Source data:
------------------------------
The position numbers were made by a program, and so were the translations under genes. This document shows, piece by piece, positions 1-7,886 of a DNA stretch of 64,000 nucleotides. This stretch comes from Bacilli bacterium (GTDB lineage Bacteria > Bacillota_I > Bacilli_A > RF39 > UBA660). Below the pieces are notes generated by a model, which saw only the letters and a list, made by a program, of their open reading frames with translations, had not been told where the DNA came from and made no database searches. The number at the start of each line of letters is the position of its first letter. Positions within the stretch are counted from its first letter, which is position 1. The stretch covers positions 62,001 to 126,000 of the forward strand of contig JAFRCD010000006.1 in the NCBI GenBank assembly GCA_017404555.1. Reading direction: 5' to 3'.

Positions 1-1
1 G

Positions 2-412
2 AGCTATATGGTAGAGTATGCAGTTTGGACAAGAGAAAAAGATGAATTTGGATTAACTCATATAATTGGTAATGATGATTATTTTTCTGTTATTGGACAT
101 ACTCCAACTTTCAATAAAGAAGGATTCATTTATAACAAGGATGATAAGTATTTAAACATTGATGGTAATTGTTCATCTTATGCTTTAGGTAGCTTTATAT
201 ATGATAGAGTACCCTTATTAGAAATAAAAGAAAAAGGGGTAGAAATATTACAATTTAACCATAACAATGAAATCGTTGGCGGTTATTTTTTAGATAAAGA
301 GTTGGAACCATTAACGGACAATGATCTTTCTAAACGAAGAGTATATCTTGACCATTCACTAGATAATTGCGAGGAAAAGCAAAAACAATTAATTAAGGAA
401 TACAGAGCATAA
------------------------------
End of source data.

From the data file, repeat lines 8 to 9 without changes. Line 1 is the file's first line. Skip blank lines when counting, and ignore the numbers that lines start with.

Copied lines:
301 GTTGGAACCATTAACGGACAATGATCTTTCTAAACGAAGAGTATATCTTGACCATTCACTAGATAATTGCGAGGAAAAGCAAAAACAATTAATTAAGGAA
401 TACAGAGCATAA